For over a decade, research has shown that once a burglary occurs on a street, the homes on that street and on nearby streets are at a much higher risk of being burglarized over the next one to two weeks. This phenomenon, referred to as “near repeat” burglary patterns, can be quantified and usually involves an increased level of risk at nearby locations for a relatively short distance and a limited time period. This project aimed to use the knowledge surrounding near repeat burglary to develop a crime prevention strategy for police departments.
Broadly speaking, our research sought to determine if knowledge about near repeat patterns of burglary can actually be used for crime prevention purposes. Within this framework, we attempted to determine if raising awareness about crime issues and crime prevention techniques with the residents near burglary locations can reduce further burglary in the area. The targeted department strategy we used was a one-page information-rich document that would indicate that an incident has occurred and crime prevention efforts that can be undertaken by residents. We also included links to further online information. A key feature of this experiment is the ability to get this information to all households within the defined area within 24 hours of a particular burglary incident (using community policing or patrol officers, auxiliary officers, or formal department volunteers.)
The study identified the near repeat pattern in two police departments (Redlands, CA, and Baltimore County, MD). An automated system was developed to identify originator events, generate the near repeat high risk area (as a polygon), randomly allocate the event to treatment or control, notify the project coordinator of the homes to be visited with crime prevention information, and report the street hundred blocks at highest risk of near repeat burglaries. The project was designed to test whether quickly notifying community residents that they are at an increased risk for a burglary and providing them with burglary prevention tips could interrupt the phenomena of near repeat burglaries.
We evaluated whether homes within the treatment area were victimized less than those in the control areas. A random sample of residents was surveyed to discover whether they received information and what actions they took in response. We also surveyed volunteers who delivered the information to the homes to gain their insights into the process.
The study has been completed. Additional work on further advancing the automated processing tool for police agencies has also been completed. Please see the Publications and Tools section below for reports detailing the study results and accompanying software tools.
Implications for this project cover a range of theoretical, policing, and crime prevention topics. Since the crime prevention strategy is based on criminological theory, the results will help sharpen those theories. From the view of practice, we will know if this combination of treatments and associated strengths can disrupt the pattern of near repeats. By surveying residents to determine their specific responses to the community notification we can learn more about how and why people did or did not react to their knowledge of elevated risk.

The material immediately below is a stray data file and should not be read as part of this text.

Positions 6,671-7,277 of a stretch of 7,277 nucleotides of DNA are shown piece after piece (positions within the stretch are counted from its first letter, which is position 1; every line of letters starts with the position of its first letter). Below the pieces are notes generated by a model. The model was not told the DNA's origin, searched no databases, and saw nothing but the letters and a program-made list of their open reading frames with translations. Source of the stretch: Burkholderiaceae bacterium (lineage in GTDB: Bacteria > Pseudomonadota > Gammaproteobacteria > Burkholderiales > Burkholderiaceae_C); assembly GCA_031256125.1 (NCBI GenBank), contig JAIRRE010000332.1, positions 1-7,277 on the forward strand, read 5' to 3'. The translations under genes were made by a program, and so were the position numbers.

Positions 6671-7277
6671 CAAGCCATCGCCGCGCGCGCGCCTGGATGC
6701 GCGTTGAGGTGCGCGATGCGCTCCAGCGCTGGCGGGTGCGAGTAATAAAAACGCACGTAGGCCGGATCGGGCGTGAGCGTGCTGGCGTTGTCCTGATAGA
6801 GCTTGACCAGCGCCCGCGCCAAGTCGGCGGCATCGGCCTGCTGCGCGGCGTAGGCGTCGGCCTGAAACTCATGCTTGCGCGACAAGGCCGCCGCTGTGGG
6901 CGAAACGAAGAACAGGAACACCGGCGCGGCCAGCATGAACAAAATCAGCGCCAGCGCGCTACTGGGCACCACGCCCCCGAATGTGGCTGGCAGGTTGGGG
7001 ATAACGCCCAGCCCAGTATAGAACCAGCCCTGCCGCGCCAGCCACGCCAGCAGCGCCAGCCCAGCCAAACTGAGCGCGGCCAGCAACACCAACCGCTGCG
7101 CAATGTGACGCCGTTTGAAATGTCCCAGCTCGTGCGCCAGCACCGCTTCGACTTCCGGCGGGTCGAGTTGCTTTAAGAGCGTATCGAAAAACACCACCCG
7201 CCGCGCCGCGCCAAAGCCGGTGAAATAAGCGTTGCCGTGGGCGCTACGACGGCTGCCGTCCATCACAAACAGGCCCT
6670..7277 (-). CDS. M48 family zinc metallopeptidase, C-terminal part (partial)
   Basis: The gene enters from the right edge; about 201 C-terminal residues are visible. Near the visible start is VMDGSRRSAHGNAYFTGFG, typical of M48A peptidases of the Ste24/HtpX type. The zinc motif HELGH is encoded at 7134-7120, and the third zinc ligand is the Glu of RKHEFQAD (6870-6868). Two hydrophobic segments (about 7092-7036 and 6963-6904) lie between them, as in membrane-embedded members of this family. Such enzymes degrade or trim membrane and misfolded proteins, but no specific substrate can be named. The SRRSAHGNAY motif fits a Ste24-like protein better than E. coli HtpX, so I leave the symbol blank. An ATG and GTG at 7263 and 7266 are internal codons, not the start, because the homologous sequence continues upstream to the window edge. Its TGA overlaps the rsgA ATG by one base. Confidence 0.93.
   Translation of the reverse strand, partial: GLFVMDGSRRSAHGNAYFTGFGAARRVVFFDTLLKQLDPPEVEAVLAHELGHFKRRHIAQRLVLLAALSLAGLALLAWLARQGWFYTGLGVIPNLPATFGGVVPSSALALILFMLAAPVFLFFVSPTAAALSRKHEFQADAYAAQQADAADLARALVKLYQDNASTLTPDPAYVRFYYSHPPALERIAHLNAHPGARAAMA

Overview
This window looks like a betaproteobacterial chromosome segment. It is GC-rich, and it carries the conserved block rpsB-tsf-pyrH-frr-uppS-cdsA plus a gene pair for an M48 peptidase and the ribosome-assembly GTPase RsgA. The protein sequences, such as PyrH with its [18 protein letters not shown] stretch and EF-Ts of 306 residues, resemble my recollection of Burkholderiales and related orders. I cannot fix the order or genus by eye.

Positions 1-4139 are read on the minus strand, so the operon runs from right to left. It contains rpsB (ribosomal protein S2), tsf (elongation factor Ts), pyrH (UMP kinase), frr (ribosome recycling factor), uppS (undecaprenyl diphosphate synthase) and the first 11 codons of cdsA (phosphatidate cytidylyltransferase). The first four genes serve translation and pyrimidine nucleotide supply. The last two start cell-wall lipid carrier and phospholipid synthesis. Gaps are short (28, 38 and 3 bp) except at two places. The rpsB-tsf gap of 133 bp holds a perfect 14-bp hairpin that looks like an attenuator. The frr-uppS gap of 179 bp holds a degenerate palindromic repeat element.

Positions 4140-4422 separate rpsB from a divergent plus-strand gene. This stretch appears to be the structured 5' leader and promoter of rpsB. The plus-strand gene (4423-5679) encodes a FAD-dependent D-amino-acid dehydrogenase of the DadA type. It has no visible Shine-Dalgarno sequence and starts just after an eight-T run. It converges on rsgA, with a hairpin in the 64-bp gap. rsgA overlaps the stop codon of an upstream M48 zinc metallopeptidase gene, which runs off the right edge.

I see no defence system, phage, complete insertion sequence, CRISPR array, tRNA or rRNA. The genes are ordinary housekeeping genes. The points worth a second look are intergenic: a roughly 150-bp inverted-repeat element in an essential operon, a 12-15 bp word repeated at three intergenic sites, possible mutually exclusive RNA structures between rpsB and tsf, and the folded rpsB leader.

Briefs & Summaries
Tackling Near Repeat Crime
Resources & Tools
Near Repeat Calculator (v. 1.3, developed by Dr. Jerry Ratcliffe, Temple University)
A localized near repeat calculator designed to estimate the spatial and temporal parameters of near repeat patterns.
Near Repeat Area Identifier Tool (v. 2.3, developed by Dr. Groff, Temple University and Dr. Taniguchi, RTI)
A tool built to assist with the identification of areas at risk of burglary as well as areas for treatment deployment.
Near Repeat Crime Prevention Potential Calculator (v. 1.0, developed by Dr. Groff, Temple University and Dr. Taniguchi, RTI)
A calculator designed to quantify the probable impact of implementing a near repeat burglary prevention program. The Near Repeat Area Identifier Tool (NRAIT) and Near Repeat Crime Prevention Potential Calculator (CPPC) are both free software. You can redistribute it and/or modify it under the terms of the GNU General Public License (version 3) as published by the Free Software Foundation.
In using this software, please note that there is NO warranty or implied warranty of merchantability or fitness for a particular purpose. See the GNU General Public License for more details.
If you have any trouble downloading or accessing the software files, please contact Maria Valdovinos. If you have questions about the software applications themselves and how to use them, please contact Dr. Liz Groff.
This project was supported by Award No. 2012-IJ-CX-0039, awarded by the National Institute of Justice, Office of Justice Programs, U.S. Department of Justice. The opinions, findings, and conclusions or recommendations expressed in this publication are those of the authors and do not necessarily reflect those of the Department of Justice.
Our agency partners were the Baltimore County (MD) Police Department and City of Redlands (CA) Police Department. We extend our sincere thanks to our practitioner partners for their support and partnership.
Karen L. Amendola, PhD
Elizabeth Groff, PhD, Temple University
Travis Taniguchi, PhD, Research Triangle Institute (RTI)
Residential burglary, near repeat phenomenon, geospatial applications, near repeat calculator